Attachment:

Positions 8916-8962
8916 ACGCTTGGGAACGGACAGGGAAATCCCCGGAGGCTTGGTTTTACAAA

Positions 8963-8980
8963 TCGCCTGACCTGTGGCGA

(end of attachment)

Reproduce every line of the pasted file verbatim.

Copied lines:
Positions 8916-8962
8916 ACGCTTGGGAACGGACAGGGAAATCCCCGGAGGCTTGGTTTTACAAA

Positions 8963-8980
8963 TCGCCTGACCTGTGGCGA